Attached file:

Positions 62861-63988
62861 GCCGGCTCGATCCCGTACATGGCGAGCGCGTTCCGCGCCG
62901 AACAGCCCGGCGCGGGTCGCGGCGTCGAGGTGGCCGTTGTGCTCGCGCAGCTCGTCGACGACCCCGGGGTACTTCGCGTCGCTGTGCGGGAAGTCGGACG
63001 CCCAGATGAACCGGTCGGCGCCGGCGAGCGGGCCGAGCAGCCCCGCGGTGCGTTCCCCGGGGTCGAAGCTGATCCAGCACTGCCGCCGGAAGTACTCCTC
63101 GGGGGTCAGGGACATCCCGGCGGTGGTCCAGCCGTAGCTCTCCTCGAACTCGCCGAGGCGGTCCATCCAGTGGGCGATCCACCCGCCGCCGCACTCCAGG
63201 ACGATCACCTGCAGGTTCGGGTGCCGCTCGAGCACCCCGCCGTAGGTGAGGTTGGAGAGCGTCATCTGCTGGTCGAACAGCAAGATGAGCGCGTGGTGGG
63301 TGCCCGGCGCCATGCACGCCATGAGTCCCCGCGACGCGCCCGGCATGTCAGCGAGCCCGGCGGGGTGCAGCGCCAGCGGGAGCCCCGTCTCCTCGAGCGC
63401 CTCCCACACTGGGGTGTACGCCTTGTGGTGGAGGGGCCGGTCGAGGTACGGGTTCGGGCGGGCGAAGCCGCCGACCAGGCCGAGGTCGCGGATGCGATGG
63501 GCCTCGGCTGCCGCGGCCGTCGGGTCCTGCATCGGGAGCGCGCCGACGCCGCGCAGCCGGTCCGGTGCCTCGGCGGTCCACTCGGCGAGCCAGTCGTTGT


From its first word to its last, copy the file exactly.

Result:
Positions 62861-63988
62861 GCCGGCTCGATCCCGTACATGGCGAGCGCGTTCCGCGCCG
62901 AACAGCCCGGCGCGGGTCGCGGCGTCGAGGTGGCCGTTGTGCTCGCGCAGCTCGTCGACGACCCCGGGGTACTTCGCGTCGCTGTGCGGGAAGTCGGACG
63001 CCCAGATGAACCGGTCGGCGCCGGCGAGCGGGCCGAGCAGCCCCGCGGTGCGTTCCCCGGGGTCGAAGCTGATCCAGCACTGCCGCCGGAAGTACTCCTC
63101 GGGGGTCAGGGACATCCCGGCGGTGGTCCAGCCGTAGCTCTCCTCGAACTCGCCGAGGCGGTCCATCCAGTGGGCGATCCACCCGCCGCCGCACTCCAGG
63201 ACGATCACCTGCAGGTTCGGGTGCCGCTCGAGCACCCCGCCGTAGGTGAGGTTGGAGAGCGTCATCTGCTGGTCGAACAGCAAGATGAGCGCGTGGTGGG
63301 TGCCCGGCGCCATGCACGCCATGAGTCCCCGCGACGCGCCCGGCATGTCAGCGAGCCCGGCGGGGTGCAGCGCCAGCGGGAGCCCCGTCTCCTCGAGCGC
63401 CTCCCACACTGGGGTGTACGCCTTGTGGTGGAGGGGCCGGTCGAGGTACGGGTTCGGGCGGGCGAAGCCGCCGACCAGGCCGAGGTCGCGGATGCGATGG
63501 GCCTCGGCTGCCGCGGCCGTCGGGTCCTGCATCGGGAGCGCGCCGACGCCGCGCAGCCGGTCCGGTGCCTCGGCGGTCCACTCGGCGAGCCAGTCGTTGT